Tuberculosis (TB) incidence in Los Angeles County, California, USA (5.7 per 100,000) is significantly higher than the U.S. national average (2.9 per 100,000). Directly observed therapy (DOT) is the preferred strategy for active TB treatment but requires substantial resources. We partnered with the Los Angeles County Department of Public Health (LACDPH) to evaluate the cost-effectiveness of AiCure, an artificial intelligence (AI) platform that allows for automated treatment monitoring.
We used a Markov model to compare DOT versus AiCure for active TB treatment in LA County. Each cohort transitioned between health states at rates estimated using data from a pilot study for AiCure (N = 43) and comparable historical controls for DOT (N = 71). We estimated total costs (2017, USD) and quality-adjusted life years (QALYs) over a 16-month horizon to calculate the incremental cost-effectiveness ratio (ICER) and net monetary benefits (NMB) of AiCure. To assess robustness, we conducted deterministic (DSA) and probabilistic sensitivity analyses (PSA).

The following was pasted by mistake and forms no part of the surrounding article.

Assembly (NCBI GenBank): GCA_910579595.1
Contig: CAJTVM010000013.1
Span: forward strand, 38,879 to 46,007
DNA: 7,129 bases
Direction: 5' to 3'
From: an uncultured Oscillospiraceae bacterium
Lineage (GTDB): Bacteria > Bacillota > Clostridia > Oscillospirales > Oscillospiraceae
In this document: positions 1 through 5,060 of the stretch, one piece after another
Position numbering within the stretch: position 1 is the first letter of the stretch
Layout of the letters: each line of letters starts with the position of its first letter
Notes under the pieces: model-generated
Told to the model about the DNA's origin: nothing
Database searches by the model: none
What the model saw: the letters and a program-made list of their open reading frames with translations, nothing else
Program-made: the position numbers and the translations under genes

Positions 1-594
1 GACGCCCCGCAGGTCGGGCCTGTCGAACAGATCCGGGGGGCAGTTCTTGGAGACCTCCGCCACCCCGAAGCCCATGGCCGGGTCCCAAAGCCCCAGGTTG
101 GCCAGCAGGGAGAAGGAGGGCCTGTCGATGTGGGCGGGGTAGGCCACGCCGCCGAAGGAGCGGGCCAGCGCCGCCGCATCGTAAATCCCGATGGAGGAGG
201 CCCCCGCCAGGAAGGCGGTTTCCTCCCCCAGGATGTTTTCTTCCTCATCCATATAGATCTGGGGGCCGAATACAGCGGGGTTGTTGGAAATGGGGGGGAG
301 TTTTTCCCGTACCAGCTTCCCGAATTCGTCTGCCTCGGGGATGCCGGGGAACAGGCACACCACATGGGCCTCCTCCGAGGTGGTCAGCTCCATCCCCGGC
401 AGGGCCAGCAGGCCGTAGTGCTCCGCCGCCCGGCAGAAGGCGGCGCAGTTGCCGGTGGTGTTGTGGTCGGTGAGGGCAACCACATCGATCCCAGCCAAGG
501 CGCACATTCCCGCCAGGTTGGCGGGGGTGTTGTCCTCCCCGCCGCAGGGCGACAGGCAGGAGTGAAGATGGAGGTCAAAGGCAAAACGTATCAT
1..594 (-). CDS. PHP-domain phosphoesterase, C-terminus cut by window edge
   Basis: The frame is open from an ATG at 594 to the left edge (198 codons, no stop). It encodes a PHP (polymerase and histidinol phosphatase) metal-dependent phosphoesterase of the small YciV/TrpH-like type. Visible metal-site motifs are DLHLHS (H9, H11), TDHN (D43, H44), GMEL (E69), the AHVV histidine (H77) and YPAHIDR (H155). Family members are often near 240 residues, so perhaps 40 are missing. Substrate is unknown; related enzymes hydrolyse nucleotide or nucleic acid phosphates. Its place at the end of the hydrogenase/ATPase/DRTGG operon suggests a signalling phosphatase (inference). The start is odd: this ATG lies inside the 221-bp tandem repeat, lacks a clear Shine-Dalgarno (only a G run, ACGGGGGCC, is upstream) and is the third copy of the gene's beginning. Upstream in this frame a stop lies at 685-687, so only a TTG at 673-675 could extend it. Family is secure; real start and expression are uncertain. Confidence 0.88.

For the average patient, AiCure was dominant over DOT. DOT treatment cost $4,894 and generated 1.03 QALYs over 16-months. AiCure treatment cost $2,668 for 1.05 QALYs. At willingness-to-pay threshold of $150K/QALY, incremental NMB per-patient under AiCure was $4,973. In univariate DSA, NMB were most sensitive to monthly doses and vocational nurse wage; however, AiCure remained dominant. In PSA, AiCure was dominant in 93.5% of 10,000 simulations (cost-effective in 96.4%).